Archive for the ‘reading’ Tag

Three’s a Charm   5 comments


Thanks WordPress for letting me know this is our third anniversary. I don’t have a book or restaurant to review right now, but I did make my 275th post earlier this week.

The traditional gift to commemorate three years is leather. Hhmmm. Sounds like I need to get a book to celebrate!

Thanks WordPress, but more importantly, thank you readers! It’s nice to know I have followers who aren’t related to me, although I am very grateful to those who are for being so consistent in your love and support. I’ll keep writing and I hope you’ll keep reading. Here’s to three more — at least!

A Book Blind Date   Leave a comment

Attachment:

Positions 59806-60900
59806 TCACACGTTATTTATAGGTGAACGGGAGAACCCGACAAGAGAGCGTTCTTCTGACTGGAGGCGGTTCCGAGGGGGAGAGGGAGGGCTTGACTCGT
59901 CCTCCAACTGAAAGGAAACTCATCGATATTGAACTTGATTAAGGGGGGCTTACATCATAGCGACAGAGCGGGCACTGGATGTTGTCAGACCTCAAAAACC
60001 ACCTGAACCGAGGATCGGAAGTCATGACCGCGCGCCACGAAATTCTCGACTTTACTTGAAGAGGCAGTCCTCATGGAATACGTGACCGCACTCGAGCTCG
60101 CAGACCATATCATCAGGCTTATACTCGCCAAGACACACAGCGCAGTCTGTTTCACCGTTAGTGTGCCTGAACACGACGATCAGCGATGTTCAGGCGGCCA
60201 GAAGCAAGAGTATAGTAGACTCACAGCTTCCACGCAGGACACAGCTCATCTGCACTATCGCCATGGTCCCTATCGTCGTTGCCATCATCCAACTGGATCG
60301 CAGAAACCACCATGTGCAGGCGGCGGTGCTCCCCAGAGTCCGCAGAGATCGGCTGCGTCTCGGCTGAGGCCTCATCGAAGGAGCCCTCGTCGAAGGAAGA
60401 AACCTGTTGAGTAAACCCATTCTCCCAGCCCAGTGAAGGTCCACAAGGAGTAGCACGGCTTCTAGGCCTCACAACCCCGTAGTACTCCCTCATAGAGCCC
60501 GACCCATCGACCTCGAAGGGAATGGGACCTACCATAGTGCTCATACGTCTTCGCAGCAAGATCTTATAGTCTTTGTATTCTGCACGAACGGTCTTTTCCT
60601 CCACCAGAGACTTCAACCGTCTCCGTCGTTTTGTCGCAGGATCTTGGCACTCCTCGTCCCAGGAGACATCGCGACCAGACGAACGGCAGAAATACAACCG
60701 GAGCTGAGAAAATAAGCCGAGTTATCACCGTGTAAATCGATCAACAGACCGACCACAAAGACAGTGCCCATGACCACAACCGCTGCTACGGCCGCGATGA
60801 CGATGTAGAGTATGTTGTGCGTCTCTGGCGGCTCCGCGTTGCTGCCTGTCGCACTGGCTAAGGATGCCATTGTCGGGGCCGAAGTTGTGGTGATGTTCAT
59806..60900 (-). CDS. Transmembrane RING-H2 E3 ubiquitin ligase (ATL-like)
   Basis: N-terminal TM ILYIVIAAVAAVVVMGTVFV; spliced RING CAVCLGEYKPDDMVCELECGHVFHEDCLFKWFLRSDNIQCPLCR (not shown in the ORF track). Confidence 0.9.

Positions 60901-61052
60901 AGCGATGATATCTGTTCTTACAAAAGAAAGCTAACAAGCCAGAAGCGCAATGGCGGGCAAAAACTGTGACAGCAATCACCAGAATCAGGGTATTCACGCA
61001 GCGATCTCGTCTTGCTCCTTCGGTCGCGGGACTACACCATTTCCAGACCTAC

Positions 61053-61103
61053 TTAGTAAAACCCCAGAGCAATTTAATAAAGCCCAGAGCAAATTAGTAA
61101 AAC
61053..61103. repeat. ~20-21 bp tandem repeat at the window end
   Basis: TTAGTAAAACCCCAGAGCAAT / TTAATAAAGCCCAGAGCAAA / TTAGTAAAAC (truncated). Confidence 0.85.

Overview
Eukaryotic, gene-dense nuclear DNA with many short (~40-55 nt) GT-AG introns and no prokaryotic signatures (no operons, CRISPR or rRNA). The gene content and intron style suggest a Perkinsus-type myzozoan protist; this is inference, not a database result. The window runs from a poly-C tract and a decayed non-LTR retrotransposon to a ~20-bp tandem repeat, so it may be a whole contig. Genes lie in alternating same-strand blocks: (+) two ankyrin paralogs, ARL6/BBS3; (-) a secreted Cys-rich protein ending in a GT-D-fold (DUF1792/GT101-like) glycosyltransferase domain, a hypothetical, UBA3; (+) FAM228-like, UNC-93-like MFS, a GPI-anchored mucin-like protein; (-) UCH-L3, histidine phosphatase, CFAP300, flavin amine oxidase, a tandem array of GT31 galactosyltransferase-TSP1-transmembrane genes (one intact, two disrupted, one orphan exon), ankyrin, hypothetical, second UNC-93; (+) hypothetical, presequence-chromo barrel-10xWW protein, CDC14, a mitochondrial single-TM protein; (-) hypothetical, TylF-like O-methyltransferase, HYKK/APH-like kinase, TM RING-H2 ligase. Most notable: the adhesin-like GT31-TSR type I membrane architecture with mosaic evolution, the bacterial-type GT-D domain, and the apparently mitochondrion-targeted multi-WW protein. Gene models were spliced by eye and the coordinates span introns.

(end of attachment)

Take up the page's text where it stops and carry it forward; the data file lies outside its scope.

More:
As I was leaving my neighborhood library, the Old Colorado City Branch of the Pikes Peak Library District, two shelves with books wrapped in newspaper caught my eye. They were near the backdoor in what seemed an out of the way location for a holiday display, although I realized it’s far too early to be in that mindset. Then I saw the sign: “Blind Date With A Book.”


The concept is to check out a wrapped book without knowing its title. I was intrigued. I picked up a couple of books/packages in much the same way I’d consider which gift to open first on my birthday or Christmas. Did I really want to commit to something I knew absolutely nothing about? What if it was one I’d already read?  Yet, in a way, starting a book is very similar to a blind date anyway; there’s always a sense of the unknown, of possibilities and disappointments.